Unsurprisingly, online retail has had a hugely positive impact on the courier industry. When email threatened its very existence, online retail kicked into gear and drove significant volume and revenue.
Now, we may be about to see the favour repaid. Non-deliveries are a frustration for businesses and consumers alike and with several big companies making a play for more convenient options, it’s worth looking ahead and future-proofing your business to take advantage of the opportunities. Here are my predictions for the next five years.1. Predict time slots become more precise
The eight to 12 time slot is destined to be a thing of the past. It’s not enough to give customers a four hour window to wait in for an item. Our courier service offers customers a one hour predict service that has halved our non-deliveries since we brought it in, but one hour will seem too long in five years.
Expect 10-minute windows, advanced warning if the product is behind schedule, and text alerts when the delivery is within five miles of your house. The technology is already there, it’s just a matter of time.
There’s an obvious benefit to consumers, but businesses stand to reap the rewards too. I’ve already mentioned the impact it has had on our non-deliveries, but this also had ramifications for customer service. If the customer is able to find out online exactly where the product is with a tracking service, they’ll be less anxious or angry about delays and consequently less inclined to complain, freeing up your staff to work on other business.2. Predict time slots become more convenient
Consumers expect convenience and as companies continue to push down on prices, the delivery convenience will become a deciding factor. Along with more precise delivery times, couriers will also be expected to deliver in the evenings, before weekends and before long, the same day.
Logistically this won’t be easy to roll out nationally, but major cities will soon have access to commonly-bought items delivered on the day. This could also usher in the near-death of the high-street.3. Packaging
Online retailers will be subject to the same squeeze the grocery industry is currently under. At the moment courier vans up and down the country are shipping a huge amount of air. This is a no-brainer for all parties concerned, of course; reduced packaging costs less, generates less carbon from production and delivery, and allows for more products to be shipped at any one time.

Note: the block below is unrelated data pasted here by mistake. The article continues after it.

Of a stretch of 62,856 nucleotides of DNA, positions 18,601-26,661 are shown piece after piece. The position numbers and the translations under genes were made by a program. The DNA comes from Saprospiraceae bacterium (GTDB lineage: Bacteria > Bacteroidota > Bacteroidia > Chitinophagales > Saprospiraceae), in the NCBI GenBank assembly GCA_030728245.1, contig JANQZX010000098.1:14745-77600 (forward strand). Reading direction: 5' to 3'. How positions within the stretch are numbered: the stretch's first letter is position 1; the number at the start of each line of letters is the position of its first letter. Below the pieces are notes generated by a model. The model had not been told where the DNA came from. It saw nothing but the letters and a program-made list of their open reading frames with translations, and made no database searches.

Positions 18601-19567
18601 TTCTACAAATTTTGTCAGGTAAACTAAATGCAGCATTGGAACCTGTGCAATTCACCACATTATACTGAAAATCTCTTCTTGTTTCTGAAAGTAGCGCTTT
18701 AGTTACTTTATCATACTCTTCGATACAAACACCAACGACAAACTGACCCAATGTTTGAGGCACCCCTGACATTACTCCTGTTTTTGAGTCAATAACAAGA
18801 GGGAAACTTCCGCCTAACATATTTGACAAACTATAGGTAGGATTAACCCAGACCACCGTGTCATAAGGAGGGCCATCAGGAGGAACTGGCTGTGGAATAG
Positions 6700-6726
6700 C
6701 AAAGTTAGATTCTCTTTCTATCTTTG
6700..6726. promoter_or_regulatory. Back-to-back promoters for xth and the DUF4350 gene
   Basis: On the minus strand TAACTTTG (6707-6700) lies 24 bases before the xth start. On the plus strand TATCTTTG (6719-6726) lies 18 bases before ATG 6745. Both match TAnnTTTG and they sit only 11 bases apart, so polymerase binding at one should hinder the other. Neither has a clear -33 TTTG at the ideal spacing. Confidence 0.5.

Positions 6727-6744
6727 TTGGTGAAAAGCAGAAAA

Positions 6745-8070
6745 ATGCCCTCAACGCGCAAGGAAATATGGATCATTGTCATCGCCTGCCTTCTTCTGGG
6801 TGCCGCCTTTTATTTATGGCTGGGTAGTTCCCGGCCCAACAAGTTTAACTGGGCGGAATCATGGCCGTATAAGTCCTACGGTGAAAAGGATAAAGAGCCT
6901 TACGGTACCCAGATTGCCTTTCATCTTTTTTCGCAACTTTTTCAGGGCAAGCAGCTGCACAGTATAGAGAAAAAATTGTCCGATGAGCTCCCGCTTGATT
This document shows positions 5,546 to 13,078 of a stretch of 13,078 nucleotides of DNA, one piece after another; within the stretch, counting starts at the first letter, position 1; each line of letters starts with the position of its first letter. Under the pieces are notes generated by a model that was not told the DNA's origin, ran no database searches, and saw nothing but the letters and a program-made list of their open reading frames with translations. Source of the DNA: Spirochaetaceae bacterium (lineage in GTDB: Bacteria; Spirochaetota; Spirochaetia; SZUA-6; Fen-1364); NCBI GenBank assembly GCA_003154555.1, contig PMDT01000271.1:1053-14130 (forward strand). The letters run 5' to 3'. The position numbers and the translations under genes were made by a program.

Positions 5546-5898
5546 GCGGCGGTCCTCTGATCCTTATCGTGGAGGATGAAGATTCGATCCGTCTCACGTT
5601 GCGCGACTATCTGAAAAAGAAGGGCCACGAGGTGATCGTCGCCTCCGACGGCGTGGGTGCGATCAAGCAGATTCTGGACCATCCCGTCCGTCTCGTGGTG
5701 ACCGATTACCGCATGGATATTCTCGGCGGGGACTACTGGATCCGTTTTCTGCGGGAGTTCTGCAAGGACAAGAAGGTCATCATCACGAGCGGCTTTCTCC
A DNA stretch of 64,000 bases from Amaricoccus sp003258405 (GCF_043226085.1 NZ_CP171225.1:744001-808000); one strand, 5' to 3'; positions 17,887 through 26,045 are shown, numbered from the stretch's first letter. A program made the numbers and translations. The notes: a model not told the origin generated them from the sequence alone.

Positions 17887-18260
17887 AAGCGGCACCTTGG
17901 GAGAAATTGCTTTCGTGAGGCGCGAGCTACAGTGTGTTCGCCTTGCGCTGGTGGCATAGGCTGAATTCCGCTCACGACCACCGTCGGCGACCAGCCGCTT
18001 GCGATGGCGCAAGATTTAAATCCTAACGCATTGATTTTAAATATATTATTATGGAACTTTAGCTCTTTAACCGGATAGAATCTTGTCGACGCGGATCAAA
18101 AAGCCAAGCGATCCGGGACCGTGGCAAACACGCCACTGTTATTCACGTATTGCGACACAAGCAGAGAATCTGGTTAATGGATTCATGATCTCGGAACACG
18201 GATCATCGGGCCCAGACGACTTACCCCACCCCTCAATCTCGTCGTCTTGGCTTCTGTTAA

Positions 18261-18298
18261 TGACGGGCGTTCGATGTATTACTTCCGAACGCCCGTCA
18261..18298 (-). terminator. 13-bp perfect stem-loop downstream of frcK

Forward-thinking courier companies will also need to offer a recycling service whereby they can drop off a new item and at the same time recycle the waste materials from the customer. We've had a long-standing recycling scheme where we provide freepost boxes that allow customers to return goods to us that we then re-use or recycle.4. Product packaging
Another battleground for companies will be making their products stand out. On-shelf and in-store you can understand the need for companies to have a real branded presence, but until now there hasn’t been any real incentive for online retailers brands to invest in making their products look great.
Now, as all shipping and deliveries become stronger there’ll be pressure to improve the quality of materials and labels and make opening the product an experience in itself. Anything from bespoke letters and personalised thank yous to well-written marketing material will be the next step to ensure customer loyalty when everyone else is able to match you on price and delivery times.5. Collectplus
Our philosophy has always been to make it as easy as possible for our customers, whether that’s the initial purchase or the return process. But no matter what you provide collectplus makes it a whole lot easier, allowing customer to drop off a package to be returned to an online retailer at their local corner shop is very obviously appealing.
While, naturally, our priority would be to eliminate returns entirely, this is a great option that will make consumers’ lives much easier. My guess is that before long the service is a boast that will be proudly displayed on the homepages of the internet’s biggest retailers.